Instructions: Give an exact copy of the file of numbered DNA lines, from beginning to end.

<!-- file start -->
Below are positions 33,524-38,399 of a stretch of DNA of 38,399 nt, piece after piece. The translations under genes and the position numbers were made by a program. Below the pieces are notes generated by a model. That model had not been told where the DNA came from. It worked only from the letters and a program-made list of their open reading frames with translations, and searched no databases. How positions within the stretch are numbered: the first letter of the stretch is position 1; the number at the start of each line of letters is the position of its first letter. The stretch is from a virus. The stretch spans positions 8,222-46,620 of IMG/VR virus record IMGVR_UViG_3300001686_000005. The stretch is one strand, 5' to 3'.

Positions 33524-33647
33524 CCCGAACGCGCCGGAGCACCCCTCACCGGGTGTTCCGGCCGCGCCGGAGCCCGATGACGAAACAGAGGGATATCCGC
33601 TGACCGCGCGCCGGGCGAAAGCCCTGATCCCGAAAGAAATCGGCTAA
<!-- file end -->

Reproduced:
Below are positions 33,524-38,399 of a stretch of DNA of 38,399 nt, piece after piece. The translations under genes and the position numbers were made by a program. Below the pieces are notes generated by a model. That model had not been told where the DNA came from. It worked only from the letters and a program-made list of their open reading frames with translations, and searched no databases. How positions within the stretch are numbered: the first letter of the stretch is position 1; the number at the start of each line of letters is the position of its first letter. The stretch is from a virus. The stretch spans positions 8,222-46,620 of IMG/VR virus record IMGVR_UViG_3300001686_000005. The stretch is one strand, 5' to 3'.

Positions 33524-33647
33524 CCCGAACGCGCCGGAGCACCCCTCACCGGGTGTTCCGGCCGCGCCGGAGCCCGATGACGAAACAGAGGGATATCCGC
33601 TGACCGCGCGCCGGGCGAAAGCCCTGATCCCGAAAGAAATCGGCTAA